Accepted for publication in Planetary and Space Science. February, 2003. For preprint information please contact the first author.
With the surface properties and shapes of solar system small bodies
(comets and asteroids) now being routinely revealed by spacecraft and
Earth-based radar, understanding their interior structure represents the
next frontier in our exploration of these worlds. Principal unknowns include
the complex interactions between material strength and gravity in
environments that are dominated by collisions and thermal processes. Our
purpose for this review is to use our current knowledge of small body
interiors as a foundation to define the science questions which motivate
their continued study: In which bodies do “planetary” processes occur?
Which bodies are “accretion survivors”, i.e. bodies whose current form and
internal structure are not substantially altered from the time of formation?
At what characteristic sizes are we most likely to find “rubble piles”, i.e.
substantially fractured (but not reorganized) interiors, and intact monolithlike
bodies? From afar, precise determinations of newly discovered
satellite orbits provide the best prospect for yielding masses from which
densities may be inferred for a diverse range of near-Earth, main-belt,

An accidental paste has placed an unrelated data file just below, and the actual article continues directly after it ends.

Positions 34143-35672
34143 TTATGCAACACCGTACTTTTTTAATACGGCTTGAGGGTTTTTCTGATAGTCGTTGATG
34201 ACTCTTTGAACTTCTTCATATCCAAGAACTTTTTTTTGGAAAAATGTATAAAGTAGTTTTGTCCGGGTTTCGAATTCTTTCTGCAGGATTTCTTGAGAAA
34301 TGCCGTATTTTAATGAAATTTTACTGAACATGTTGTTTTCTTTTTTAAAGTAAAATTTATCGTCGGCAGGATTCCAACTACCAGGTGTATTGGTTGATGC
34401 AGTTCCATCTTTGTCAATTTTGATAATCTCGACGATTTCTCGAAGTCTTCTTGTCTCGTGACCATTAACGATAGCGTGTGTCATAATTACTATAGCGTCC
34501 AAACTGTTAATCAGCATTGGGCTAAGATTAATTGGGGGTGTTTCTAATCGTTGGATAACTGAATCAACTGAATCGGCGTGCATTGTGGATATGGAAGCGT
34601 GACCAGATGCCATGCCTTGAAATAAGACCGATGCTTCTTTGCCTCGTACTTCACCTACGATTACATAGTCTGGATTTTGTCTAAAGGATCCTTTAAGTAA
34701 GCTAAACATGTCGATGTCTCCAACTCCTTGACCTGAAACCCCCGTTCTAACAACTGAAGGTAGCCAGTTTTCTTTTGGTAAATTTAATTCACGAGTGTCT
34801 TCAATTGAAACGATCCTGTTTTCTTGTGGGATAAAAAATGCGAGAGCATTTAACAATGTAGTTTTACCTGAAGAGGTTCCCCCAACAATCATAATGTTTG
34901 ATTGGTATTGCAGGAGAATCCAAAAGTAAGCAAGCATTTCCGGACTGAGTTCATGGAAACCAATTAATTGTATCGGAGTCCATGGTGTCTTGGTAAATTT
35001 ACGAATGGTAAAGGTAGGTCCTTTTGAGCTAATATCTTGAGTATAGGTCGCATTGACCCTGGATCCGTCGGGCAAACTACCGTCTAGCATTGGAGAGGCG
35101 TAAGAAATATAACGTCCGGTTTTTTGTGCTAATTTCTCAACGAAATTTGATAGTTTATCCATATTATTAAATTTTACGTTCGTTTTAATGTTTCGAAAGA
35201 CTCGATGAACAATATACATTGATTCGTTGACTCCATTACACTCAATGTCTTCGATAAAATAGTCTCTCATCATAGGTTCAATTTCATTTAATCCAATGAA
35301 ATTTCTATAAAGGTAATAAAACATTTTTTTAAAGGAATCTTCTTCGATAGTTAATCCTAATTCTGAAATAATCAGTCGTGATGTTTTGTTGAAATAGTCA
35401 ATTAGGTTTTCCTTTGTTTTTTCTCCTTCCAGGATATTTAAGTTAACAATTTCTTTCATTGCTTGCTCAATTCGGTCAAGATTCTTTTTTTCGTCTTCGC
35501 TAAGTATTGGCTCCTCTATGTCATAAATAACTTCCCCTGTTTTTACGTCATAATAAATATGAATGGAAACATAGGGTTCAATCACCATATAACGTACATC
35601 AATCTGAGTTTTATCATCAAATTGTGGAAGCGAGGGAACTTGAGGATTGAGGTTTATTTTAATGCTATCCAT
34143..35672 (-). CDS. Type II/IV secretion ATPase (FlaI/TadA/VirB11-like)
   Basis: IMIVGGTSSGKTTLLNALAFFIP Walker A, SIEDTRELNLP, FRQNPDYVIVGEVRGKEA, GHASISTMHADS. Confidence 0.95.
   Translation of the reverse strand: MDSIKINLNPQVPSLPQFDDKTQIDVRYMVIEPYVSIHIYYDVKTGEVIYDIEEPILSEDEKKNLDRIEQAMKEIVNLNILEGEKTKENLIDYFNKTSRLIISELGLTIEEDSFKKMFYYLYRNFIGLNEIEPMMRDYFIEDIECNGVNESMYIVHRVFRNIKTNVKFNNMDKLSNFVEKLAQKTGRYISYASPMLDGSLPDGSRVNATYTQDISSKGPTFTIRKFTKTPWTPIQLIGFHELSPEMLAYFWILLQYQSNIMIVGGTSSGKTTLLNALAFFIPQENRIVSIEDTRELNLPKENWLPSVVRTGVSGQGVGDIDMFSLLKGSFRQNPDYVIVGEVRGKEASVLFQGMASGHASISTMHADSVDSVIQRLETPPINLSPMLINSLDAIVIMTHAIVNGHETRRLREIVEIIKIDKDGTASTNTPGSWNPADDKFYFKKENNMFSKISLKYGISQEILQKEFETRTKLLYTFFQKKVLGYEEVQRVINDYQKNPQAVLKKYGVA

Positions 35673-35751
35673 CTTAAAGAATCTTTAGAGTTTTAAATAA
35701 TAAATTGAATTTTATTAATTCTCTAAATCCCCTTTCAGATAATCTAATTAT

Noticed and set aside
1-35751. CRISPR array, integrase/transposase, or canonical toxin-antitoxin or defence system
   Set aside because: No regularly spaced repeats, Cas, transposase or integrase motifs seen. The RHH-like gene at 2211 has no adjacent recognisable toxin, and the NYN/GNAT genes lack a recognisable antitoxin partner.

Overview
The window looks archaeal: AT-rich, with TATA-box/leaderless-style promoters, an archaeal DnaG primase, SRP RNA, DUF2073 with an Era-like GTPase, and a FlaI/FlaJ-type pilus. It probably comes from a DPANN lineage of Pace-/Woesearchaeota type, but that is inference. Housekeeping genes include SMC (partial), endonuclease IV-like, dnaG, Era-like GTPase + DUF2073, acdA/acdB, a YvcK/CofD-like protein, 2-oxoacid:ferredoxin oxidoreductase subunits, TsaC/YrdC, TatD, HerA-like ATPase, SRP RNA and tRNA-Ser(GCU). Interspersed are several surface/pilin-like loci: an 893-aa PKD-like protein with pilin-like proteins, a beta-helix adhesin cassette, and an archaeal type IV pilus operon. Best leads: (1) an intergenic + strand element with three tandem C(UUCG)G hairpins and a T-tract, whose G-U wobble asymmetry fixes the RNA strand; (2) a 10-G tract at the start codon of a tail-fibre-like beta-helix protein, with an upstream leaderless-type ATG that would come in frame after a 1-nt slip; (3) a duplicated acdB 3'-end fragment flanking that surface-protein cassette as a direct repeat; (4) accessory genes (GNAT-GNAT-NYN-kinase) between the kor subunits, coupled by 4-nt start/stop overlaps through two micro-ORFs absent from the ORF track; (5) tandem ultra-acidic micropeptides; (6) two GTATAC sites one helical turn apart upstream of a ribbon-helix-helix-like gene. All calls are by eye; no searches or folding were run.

Trojan, and Kuiper belt objects. Through digital modeling of collision
outcomes, bodies that are the most thoroughly fractured (and weak in the
sense of having almost zero tensile strength) may be the strongest in the
sense of being able to survive against disruptive collisions. Thoroughly
fractured bodies may be found at almost any size, and because of their
apparent resistance to disruptive collisions, may be the most commonly
found interior state for small bodies in the solar system today. Advances in
the precise tracking of spacecraft are giving promise to high order
measurements of the gravity fields determined by rendezvous missions.
Solving these gravity fields for uniquely revealing internal structure requires
active experiments, a major new direction for technological advancement in
the coming decade. We note the motivation for understanding the interior
properties of small bodies is both scientific and pragmatic, as such
knowledge is also essential for considering impact mitigation.